Survey evidence may demonstrate actual confusion
In Thane International Inc v Trek Bicycle Corporation, the US Court of Appeals for the Ninth Circuit has held that, in certain circumstances, a survey showing consumer confusion may constitute evidence of actual confusion.
At first instance, the district court granted Thane's motion for summary judgment and denied the defendant's claim that Thane's use of the mark ORBITREK for its exercise bikes infringed the defendant's TREK mark, which was registered in respect of bicycles. In an attempt to demonstrate the likelihood of confusion, the defendant commissioned a survey. The survey purportedly revealed that 27% of respondents who viewed the parties' respective advertising materials believed, based on the similarity of the marks, that the products were made, endorsed or sponsored by the same company, or by companies that were associated. Noting the absence of evidence of actual confusion, the district court disregarded the survey evidence, describing it as "contrived" and not "accurately replicating those environments in which consumers would encounter the parties' marks."
On appeal, the Ninth Circuit, citing earlier jurisprudence, noted that "survey evidence may establish likelihood of confusion." Although the appellate court did not necessarily disagree with the district court's conclusion on the merits of this particular survey evidence, it held that, in the context of a motion for summary judgment, the court must draw on all justifiable inferences from the defendant's survey. On this basis, the court decided that the survey provided evidence from which a jury could reasonably conclude that more than one-quarter of consumers encountering both Trek and OrbiTrek advertisements would be confused about the origin of the OrbiTrek exercise machine.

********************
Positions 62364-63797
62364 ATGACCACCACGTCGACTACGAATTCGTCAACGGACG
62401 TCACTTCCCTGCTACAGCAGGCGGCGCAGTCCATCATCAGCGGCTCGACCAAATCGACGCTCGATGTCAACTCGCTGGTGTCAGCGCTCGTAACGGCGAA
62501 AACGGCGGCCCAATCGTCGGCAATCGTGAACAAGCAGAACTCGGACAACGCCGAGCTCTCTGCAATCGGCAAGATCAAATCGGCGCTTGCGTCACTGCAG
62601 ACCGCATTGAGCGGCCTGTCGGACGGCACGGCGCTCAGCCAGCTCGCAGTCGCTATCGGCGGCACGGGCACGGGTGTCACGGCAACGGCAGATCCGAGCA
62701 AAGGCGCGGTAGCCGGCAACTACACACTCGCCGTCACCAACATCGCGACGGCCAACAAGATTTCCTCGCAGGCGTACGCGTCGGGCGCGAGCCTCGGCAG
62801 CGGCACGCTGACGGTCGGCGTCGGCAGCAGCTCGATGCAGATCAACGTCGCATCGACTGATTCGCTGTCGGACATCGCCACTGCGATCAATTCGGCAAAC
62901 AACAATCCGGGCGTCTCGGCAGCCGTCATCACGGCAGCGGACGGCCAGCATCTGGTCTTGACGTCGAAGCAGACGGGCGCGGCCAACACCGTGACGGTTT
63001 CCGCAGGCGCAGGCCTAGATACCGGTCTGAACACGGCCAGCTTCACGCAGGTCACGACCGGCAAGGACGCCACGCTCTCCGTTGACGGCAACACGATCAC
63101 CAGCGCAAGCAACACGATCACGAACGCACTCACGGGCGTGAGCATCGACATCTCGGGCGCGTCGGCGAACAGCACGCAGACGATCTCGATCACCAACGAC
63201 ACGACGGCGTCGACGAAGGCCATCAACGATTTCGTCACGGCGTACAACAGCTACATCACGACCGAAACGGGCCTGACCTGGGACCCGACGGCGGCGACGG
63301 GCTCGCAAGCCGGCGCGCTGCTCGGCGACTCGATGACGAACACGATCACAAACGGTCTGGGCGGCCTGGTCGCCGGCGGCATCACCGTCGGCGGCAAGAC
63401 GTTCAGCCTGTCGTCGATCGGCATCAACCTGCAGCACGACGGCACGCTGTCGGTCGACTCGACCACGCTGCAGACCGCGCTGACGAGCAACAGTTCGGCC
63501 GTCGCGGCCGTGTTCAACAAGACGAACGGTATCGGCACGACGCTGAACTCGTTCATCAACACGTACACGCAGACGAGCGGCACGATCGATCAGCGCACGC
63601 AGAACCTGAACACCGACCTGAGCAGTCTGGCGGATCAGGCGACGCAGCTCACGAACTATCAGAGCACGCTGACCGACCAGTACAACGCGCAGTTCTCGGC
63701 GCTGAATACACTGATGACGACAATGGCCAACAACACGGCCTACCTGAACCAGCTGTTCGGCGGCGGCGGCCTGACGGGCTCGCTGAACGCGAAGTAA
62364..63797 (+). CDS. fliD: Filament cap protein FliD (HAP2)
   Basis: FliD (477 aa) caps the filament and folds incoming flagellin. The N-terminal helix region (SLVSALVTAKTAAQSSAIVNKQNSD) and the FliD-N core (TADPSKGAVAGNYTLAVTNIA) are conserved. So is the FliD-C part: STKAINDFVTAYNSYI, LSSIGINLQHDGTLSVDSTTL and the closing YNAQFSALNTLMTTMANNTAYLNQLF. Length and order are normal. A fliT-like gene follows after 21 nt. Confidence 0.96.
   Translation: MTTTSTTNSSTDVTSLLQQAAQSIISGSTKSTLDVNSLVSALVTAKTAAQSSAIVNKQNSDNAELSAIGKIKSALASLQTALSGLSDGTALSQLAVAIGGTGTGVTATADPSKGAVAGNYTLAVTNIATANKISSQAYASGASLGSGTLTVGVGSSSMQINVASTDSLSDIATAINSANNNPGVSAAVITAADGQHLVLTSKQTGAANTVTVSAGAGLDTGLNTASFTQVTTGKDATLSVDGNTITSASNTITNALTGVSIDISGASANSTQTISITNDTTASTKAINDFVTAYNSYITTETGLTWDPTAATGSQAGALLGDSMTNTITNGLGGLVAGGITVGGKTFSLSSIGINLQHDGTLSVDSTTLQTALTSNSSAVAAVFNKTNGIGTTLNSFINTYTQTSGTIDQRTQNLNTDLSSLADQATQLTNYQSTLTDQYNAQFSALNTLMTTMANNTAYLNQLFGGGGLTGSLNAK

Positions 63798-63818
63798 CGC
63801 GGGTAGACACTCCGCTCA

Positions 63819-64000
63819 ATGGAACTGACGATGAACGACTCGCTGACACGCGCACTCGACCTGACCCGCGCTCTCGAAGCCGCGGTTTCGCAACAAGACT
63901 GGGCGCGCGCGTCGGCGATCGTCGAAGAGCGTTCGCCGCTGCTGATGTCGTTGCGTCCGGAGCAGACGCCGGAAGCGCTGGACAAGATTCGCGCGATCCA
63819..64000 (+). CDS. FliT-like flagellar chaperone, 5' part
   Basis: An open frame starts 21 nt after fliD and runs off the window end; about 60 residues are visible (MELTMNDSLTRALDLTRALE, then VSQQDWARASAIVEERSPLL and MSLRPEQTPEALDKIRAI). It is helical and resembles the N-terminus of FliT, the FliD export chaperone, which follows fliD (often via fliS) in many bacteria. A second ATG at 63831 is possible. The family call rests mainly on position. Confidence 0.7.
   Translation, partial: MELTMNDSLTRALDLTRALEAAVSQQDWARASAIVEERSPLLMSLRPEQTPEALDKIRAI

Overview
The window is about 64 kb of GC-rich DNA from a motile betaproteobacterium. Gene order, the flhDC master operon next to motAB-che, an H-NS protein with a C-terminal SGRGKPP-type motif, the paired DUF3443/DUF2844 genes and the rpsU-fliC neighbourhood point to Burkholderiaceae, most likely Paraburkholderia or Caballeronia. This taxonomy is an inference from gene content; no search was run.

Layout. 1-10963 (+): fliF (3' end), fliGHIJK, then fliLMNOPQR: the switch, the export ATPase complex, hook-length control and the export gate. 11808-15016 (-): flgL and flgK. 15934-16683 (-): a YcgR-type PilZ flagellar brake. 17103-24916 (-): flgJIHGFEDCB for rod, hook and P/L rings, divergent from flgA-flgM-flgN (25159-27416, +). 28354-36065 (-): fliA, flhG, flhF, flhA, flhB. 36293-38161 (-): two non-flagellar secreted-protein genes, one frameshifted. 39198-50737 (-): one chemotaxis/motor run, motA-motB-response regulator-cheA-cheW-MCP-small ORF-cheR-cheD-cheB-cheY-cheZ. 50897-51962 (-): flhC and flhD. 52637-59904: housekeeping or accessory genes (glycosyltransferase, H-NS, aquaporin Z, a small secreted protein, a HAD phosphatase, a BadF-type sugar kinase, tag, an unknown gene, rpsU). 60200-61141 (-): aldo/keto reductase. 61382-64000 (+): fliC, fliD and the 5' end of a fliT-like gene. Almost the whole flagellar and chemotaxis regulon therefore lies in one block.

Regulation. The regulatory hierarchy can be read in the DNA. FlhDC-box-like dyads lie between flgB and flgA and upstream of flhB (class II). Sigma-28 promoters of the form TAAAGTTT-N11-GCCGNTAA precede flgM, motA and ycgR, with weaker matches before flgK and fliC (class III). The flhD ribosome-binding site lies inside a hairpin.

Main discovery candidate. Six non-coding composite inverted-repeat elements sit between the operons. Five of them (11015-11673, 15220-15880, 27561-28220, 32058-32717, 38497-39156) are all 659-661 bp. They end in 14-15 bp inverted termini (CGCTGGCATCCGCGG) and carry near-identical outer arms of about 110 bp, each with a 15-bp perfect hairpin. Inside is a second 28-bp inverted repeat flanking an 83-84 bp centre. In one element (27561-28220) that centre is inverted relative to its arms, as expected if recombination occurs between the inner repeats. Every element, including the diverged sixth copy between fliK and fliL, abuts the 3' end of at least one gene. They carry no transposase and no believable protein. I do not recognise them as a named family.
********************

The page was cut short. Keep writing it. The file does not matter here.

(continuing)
The decision shows that in those states making up the Ninth Circuit (ie, Alaska, Arizona, California, Idaho, Montana, Nevada, Oregon, Washington, Guam and Hawaii), a survey constitutes evidence of actual confusion. Thus, if one can find no testimony from confused consumers, the need for a survey may be critical in situations where the disputed marks are similar but not identical and the products are not in direct competition.
Russell Falconer, Baker Botts LLP, New York
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